Apple Computers and Apple Corp are returning to court today, as The Beatles (or as the MSNBC headline currently has it, “The Beattles”) are accusing Apple Computer of trademark infringement. Again.
Like everything else on the planet, this is centered around iTunes and the iPod, as they represent Apple Comp’s movement into the music space, which Apple Corp says violates the agreement they brokered last time they were in court, 15 years ago.
To Apple Corp, Apple Comp going into music infringes on the value of the Apple record label, which to me, brings up an interesting side point: in the day and age of downloading, what is the value of a record label to a consumer?
Back in the day of vinyl, it was very obvious which label distributed which band: the logo, artwork and name were always very prominent. We got used to the WB street scene, the Epic spiral, and yes, the full apple on the A-side and the half-apple on the B-side. This solidified the brand of the label in people’s minds, and perhaps even brand loyalty. Even the major labels had personalities.
This started diminishing in the age of CDs: artwork wasn’t as prominent, and even indies who had developed followings — SST or K or Matador — weren’t as much as people’s faces as brands, but more as distribution mechanisms. Especially as artists jumped from label to label to label.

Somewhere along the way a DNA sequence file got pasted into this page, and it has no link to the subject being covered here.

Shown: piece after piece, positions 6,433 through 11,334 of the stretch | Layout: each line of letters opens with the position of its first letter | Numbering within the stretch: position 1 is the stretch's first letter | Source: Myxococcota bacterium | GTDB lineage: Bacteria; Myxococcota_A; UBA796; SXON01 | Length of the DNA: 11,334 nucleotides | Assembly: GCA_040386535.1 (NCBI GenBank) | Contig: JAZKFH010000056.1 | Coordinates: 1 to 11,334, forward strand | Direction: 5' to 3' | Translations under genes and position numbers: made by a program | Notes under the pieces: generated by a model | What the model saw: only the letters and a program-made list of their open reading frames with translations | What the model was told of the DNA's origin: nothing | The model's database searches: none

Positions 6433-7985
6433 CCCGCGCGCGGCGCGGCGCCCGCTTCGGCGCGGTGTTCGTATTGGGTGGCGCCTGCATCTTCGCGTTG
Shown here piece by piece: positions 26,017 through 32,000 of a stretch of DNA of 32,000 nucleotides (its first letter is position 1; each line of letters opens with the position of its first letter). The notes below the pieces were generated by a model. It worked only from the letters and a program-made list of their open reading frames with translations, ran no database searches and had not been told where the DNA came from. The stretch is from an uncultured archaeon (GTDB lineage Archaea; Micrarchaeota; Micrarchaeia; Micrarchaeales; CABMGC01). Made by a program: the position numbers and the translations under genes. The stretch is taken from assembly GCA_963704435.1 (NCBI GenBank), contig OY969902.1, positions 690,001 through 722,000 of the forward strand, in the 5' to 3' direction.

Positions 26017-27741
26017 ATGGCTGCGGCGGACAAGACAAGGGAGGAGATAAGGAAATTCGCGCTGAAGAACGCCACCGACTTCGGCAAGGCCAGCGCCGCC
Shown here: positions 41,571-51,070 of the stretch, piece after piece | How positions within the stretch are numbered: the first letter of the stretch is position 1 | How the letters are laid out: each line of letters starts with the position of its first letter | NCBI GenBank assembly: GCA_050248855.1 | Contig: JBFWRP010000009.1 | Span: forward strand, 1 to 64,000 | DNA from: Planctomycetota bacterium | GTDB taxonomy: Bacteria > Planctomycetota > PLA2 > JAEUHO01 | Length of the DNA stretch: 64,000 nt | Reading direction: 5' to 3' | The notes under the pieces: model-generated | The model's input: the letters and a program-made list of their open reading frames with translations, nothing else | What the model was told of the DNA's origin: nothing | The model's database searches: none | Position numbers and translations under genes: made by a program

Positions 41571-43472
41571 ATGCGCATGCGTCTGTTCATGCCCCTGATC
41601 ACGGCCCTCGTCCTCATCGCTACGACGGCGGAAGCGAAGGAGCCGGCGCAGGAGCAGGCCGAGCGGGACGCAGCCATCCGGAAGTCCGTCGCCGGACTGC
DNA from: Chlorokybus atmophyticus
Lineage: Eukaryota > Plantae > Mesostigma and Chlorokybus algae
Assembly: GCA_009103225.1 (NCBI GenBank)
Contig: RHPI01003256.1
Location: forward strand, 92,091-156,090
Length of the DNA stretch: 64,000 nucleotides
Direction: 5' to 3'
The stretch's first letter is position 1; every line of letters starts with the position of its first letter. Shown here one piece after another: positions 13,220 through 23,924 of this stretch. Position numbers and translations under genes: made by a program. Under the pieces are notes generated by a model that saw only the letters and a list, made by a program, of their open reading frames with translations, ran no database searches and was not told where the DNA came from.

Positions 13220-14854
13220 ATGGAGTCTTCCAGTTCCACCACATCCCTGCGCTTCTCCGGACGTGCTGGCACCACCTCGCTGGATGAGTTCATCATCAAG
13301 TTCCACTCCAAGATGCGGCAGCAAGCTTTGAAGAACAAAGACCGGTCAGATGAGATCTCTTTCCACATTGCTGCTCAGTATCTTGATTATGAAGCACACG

Nowadays, in the age of downloads, the actual record labels are just another name in all of the description text. Purely a distribution mechanism, and only the labels who specialize in a specific type of sub-genre are branded in the minds of their fans, and, of course many many artists are eschewing even indie labels and doing it their own damn selves.
So I would argue that the concept of the “record label” as a brand that can be damaged — the concept that Apple Corp seems to be holding on to — is ananchronistic, at best, and quite possibly dead. Whether that is a legal argument is for others to decide, but in today’s world is an absolute reality.